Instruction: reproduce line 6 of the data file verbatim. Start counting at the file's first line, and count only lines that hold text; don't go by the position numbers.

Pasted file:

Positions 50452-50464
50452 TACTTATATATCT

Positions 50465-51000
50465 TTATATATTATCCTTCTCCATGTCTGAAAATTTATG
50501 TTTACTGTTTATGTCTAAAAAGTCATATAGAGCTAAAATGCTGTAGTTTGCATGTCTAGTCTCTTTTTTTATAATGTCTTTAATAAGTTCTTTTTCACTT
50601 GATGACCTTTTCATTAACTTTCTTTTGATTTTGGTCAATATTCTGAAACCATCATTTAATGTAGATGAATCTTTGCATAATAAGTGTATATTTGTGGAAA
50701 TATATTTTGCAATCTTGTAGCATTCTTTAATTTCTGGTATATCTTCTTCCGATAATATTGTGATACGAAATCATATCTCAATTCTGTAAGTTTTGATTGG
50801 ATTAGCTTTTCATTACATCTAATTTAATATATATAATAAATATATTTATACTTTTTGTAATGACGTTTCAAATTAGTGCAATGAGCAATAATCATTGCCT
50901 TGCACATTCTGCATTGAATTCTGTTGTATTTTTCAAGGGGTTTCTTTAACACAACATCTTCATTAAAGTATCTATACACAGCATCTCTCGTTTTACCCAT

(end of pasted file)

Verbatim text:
50601 GATGACCTTTTCATTAACTTTCTTTTGATTTTGGTCAATATTCTGAAACCATCATTTAATGTAGATGAATCTTTGCATAATAAGTGTATATTTGTGGAAA